E-beam inspection provides an alternative approach to brightfield inspection for detection of otherwise difficult to detect physical defects. Advantages of E-beam inspection include superior resolution, the ability to classify defects using patch images, automatic filtering of prior level defects, and beam conditions for material contrast. For extremely small defects, which are becoming more common with each technology, brightfield inspection can fall short because of resolution limits. Either the defects are too small to even be detected or the defects are hidden among nuisance or other types of defects and cannot be binned out without SEM review. We present four examples of challenging defects that could not effectively be monitored with brightfield inspection and, therefore, were monitored with E-beam inspection. Throughput is a key limitation of E-beam inspection. Therefore, brightfield inspection should always be used for defection of physical defects when effective. To maximize the chance of success with brightfield inspection, E-beam inspection data may be used as a gold standard for development of the best optical inspection conditions. A methodology to do this is described and illustrated. View full abstract»

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  • Use of 22 nm Litho SEM Non-visual Defect Data as a Process Quality Indicator

    Publication Year: 2013 , Page(s): 482 - 487
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    This paper proposes that the non-visual defect rate for Litho layers is an indicator of the quality of the process up to and including Litho. “Non-visual” (NV) defects are those detected by optical defect inspection systems but not re-detected by the SEM review tool. The defects are occurring either on or below the surfaces of the films deposited immediately prior to lithography, or buried within the actual lithographic films. Rather than ignore the non-visual data obtained during defect inspection post lithography, the NV rate can be used as a quality indicator to trigger immediate action for root cause determination. This paper presents a new strategy for responding to Litho SEM NV defects based on a detailed study of the origin of these defects. View full abstract»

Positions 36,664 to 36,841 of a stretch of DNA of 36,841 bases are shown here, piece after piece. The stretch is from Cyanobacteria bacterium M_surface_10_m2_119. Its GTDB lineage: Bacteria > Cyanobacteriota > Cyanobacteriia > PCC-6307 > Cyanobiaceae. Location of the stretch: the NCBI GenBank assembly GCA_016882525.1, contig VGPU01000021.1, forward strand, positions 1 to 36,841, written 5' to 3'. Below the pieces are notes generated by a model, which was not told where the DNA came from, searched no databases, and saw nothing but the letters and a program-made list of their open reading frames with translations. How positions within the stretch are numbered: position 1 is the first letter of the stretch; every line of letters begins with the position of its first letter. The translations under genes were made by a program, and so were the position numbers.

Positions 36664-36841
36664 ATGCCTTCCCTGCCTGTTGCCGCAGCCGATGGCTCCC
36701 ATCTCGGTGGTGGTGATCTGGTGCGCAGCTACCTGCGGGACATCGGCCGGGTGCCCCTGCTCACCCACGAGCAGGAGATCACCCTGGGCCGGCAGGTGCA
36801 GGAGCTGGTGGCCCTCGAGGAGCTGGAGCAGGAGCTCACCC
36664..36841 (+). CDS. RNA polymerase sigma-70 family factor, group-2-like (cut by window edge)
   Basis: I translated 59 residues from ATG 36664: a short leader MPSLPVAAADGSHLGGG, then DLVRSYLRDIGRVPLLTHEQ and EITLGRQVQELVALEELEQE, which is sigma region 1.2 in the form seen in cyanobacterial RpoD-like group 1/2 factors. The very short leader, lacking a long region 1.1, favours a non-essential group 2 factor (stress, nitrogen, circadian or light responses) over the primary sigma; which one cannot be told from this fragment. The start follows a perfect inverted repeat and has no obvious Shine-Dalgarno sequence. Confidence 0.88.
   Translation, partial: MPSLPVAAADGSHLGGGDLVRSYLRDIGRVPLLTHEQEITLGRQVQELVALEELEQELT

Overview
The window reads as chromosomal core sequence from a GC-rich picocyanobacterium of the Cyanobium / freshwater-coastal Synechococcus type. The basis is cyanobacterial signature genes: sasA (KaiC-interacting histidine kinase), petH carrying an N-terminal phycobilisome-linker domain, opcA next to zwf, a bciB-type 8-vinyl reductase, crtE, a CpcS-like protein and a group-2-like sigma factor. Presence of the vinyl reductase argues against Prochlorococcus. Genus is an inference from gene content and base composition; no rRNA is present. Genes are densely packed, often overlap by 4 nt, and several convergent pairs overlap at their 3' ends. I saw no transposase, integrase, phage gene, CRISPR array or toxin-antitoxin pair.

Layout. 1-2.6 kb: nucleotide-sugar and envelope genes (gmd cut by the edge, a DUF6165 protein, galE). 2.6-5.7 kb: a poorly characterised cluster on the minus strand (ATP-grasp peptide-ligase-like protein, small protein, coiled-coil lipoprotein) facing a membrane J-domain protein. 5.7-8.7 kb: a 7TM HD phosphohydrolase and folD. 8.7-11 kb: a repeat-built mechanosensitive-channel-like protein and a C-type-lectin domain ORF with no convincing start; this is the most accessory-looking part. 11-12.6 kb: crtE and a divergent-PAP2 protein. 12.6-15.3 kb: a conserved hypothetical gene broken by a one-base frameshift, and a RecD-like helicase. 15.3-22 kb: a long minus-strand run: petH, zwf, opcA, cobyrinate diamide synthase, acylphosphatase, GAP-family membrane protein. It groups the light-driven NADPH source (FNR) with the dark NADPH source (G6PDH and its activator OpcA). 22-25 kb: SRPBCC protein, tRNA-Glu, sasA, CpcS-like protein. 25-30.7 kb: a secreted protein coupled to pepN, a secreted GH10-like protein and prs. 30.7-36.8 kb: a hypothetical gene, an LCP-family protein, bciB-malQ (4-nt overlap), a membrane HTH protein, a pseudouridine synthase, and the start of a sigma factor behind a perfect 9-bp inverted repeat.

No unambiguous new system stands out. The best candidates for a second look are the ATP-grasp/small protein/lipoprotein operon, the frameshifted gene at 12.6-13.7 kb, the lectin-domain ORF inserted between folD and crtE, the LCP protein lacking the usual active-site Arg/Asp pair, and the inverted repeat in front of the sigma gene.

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  • Detecting Arcing Events in Semiconductor Manufacturing Equipment

    Publication Year: 2013 , Page(s): 488 - 492
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    Bi-polar arcs require a high voltage difference between two closely spaced points. As an example, if there is excessive deposition or contamination on the deposition and or cover ring in a physical vapor deposition tool (PVD) tool, a DC bipolar arc can occur leading to ablation of underlying materials, wafer breakage, or chamber damage caused by the discharge. In some cases these incidents are not identified until numerous wafers have been processed. Therefore, it is essential to identify arcing at the time of the event. In this paper, we address arc detection in a PVD chamber. The electrostatic chuck (ESC) critical parameter(s) are captured with 1000 Hz sampling frequency and signal processing techniques such as FFT and wavelet transforms are used to improve the signal-to-noise ratio enhancing the ability to isolate arcs from raw data. This methodology can be implemented on other plasma chamber types. View full abstract»